After the publication of “Skeletons in the Cupboard” by the South African historians Martin Legassick and Ciraj Rassool (2000), the circumstances of the Pienaars' body snatching became known for the first time. Within the framework of a Rudolf Pöch project, a database was to be created to carry out repatriations of digitised data holdings. In this context, the anthropologist Maria Teschler-Nicola organised a workshop at the Natural History Museum. Legassick and Rassool also presented their research results there. Due to the fact that Pöch's research was always carried out under colonial authority, his work found little space there at first.
After Legassick and Rassool presented their research findings, there was an embarrassed silence and shame among those present. They described the gruesome details about the robbery of the bodies and the transfer to Vienna. In their presentation, they were able to identify the bodies as Klaas Pienaar and Trooi Padmaker Pienaar from Gamopedi in the Kuruman district and reveal the circumstances of their death and burial. Meanwhile, historian Walter Sauer suggested that Pöch had systematically humiliated and degraded people and should no longer be regarded merely as a scientist and researcher. At this point, it became clear that the offered repatriation of digitised data files was not enough. Teschler-Nicola made the offer to secure the repatriation of the remains from the Pienaars to South Africa. Finally, at the end of 2011, the planning process began and a National Committee for the Repatriation of Human Remains (NCRHR) was established. A central concern of the committee was to see repatriation of human remains to South Africa as a method of rehumanisation, thereby making the Pienaars citizens of South Africa more than 100 years after their death.
On April the 17th 2012, a purification ritual took place in the anteroom of the Austrian Academy of Sciences (ÖAW). The traditional San healer Petrus Vaalboi told the Pienaars about the changes in their homeland and the repatriation process. At the next ceremony at the ÖAW, the vice-president of the ÖAW, Arnold Suppan, officially handed over the remains to the representatives of the South African government, the Northern Cape government and the Khoisan representatives. To underline the couple's personalities and national affiliation, their coffins were draped with South African flags. On April 19th 2012, Vaalbooi bid farewell to the Pienaars in a formal ceremony. He explained to them the process by which they would be reunited with their people and their country. The official reburial took place on August 12th 2012 at the public cemetery in Kuruman in the Northern Cape province. The then President of South Africa, Jacob Zuma, thanked the Austrian delegation with the following words:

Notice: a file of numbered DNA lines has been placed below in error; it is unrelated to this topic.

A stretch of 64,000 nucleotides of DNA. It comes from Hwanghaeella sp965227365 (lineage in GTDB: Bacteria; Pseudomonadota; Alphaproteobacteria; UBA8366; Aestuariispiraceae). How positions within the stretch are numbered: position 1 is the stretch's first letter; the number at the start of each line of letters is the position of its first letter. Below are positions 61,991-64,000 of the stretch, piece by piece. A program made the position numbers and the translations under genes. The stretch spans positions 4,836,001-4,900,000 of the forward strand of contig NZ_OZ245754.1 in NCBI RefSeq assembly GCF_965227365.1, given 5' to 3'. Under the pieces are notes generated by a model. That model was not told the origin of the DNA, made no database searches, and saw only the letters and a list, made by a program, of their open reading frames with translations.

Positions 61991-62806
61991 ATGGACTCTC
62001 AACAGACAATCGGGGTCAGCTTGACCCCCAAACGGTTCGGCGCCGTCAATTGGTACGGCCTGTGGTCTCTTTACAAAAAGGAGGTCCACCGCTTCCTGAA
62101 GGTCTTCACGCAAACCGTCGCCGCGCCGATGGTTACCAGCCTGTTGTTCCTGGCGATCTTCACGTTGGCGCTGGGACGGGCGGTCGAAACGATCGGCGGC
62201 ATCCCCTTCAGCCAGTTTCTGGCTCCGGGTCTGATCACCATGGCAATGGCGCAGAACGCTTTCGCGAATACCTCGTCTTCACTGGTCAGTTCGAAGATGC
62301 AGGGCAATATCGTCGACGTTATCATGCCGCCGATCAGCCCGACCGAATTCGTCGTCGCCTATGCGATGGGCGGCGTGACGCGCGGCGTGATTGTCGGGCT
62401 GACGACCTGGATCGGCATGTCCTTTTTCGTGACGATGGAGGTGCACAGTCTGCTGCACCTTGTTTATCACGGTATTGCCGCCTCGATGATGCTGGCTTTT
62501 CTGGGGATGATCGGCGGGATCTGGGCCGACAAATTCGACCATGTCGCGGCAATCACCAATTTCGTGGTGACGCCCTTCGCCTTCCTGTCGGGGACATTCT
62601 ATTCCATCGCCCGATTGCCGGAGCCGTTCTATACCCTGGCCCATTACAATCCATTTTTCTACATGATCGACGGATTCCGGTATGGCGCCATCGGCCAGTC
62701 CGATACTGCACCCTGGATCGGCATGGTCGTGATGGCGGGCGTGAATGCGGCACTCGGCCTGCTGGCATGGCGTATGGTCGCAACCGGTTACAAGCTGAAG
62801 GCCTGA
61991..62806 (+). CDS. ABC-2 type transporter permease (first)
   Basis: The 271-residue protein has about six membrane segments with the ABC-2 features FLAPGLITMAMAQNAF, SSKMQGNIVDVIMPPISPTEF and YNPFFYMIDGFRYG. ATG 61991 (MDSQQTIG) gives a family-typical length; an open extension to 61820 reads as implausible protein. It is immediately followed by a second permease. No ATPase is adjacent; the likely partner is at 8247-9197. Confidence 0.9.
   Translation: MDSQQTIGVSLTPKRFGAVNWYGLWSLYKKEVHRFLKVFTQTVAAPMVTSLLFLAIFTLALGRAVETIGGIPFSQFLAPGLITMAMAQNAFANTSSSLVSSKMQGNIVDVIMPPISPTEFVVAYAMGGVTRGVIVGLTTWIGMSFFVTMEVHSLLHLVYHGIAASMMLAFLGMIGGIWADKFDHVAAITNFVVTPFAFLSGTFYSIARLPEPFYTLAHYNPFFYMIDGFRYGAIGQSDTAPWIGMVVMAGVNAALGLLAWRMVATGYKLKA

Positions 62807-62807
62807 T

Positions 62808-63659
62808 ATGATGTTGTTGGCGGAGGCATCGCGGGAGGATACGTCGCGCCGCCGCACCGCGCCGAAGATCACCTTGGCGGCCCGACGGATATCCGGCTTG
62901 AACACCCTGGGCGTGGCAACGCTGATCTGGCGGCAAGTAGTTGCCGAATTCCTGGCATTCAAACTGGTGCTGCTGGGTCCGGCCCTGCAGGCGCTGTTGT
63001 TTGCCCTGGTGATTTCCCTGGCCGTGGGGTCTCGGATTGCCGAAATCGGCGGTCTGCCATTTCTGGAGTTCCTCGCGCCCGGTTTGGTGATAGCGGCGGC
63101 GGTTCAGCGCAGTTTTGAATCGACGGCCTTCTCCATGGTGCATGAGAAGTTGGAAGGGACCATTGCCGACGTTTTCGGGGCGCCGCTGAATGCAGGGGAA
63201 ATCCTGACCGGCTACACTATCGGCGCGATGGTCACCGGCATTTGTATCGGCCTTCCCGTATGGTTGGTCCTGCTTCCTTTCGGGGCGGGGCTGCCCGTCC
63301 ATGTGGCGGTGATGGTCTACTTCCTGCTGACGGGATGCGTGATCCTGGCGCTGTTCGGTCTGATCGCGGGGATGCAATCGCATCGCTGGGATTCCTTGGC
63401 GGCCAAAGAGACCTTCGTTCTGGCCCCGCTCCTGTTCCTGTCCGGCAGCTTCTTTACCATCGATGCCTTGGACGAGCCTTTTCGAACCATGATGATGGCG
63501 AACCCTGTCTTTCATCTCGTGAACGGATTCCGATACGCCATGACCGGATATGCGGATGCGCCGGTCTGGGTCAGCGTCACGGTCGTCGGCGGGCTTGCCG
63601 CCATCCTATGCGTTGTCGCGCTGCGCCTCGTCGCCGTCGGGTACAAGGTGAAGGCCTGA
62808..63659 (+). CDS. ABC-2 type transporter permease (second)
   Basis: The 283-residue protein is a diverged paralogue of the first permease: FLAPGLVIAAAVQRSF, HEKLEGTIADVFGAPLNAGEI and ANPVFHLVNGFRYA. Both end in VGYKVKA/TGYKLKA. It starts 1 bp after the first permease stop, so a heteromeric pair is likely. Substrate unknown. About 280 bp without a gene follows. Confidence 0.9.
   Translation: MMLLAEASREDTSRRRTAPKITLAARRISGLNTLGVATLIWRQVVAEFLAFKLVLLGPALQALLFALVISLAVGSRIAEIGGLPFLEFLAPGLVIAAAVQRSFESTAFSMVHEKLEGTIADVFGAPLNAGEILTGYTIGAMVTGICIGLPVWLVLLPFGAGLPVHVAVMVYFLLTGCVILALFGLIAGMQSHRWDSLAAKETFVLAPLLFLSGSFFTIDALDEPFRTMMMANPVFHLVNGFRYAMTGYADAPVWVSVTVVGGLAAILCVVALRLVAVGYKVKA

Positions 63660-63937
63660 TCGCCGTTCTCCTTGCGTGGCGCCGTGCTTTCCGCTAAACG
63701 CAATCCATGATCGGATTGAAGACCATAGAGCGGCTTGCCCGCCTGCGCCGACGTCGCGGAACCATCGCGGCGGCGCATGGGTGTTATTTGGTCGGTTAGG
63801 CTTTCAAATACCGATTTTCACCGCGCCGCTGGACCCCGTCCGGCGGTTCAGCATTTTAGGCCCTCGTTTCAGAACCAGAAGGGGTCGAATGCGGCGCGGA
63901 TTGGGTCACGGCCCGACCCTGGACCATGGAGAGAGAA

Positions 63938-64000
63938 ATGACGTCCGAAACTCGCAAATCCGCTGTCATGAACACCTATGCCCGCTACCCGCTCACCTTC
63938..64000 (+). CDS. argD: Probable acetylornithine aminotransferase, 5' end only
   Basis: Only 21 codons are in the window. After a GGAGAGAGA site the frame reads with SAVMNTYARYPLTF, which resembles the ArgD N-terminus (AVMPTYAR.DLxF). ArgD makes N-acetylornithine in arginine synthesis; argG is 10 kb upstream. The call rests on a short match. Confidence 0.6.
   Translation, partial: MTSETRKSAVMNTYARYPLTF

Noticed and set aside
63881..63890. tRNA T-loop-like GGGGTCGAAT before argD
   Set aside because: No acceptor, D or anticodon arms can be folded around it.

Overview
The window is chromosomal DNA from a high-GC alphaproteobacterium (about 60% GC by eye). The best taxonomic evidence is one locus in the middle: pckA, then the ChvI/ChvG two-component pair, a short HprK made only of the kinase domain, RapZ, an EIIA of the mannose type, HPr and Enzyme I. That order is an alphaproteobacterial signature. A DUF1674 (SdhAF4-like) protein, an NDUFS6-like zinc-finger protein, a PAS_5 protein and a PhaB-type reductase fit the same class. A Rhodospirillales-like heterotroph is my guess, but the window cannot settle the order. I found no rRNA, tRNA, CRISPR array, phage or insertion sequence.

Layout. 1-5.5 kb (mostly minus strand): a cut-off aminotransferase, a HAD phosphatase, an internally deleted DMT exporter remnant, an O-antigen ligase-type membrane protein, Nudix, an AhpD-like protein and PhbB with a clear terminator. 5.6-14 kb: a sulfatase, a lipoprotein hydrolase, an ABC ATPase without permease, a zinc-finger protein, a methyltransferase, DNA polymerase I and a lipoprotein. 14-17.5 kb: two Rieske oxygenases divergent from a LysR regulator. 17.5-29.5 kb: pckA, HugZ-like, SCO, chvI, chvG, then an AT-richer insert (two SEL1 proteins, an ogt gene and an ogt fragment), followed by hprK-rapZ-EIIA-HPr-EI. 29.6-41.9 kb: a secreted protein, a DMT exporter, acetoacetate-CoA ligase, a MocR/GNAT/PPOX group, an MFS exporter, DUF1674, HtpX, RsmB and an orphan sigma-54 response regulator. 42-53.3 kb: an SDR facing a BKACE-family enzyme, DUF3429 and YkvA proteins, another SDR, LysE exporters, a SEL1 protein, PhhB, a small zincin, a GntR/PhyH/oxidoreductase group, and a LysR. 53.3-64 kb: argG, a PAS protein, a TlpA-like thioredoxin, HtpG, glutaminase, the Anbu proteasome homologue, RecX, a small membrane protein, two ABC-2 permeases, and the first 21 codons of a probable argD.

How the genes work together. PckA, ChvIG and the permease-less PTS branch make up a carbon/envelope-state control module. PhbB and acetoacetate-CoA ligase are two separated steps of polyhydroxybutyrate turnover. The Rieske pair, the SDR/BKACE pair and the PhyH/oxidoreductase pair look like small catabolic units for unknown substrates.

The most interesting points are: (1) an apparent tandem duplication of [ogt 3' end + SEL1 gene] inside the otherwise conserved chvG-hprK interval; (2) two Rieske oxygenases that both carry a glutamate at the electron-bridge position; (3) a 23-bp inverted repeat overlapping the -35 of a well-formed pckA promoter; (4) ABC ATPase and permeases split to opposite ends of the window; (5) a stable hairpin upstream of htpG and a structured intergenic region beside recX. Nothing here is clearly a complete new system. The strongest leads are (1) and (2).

“We take this opportunity to thank Austrian government for taking this step and for working together with us to bring finality to this painful matter. Working together with the government of Austria we were turning the tragic events that befell Mr. and Mrs. Pienaar into an opportunity for healing. It is also an opportunity to strengthen the bonds of friendship and solidarity between our two countries. […] They have been rehumanised and have regained their South African identity, 103 years after the tragedy that befell them.” (Zuma 2012)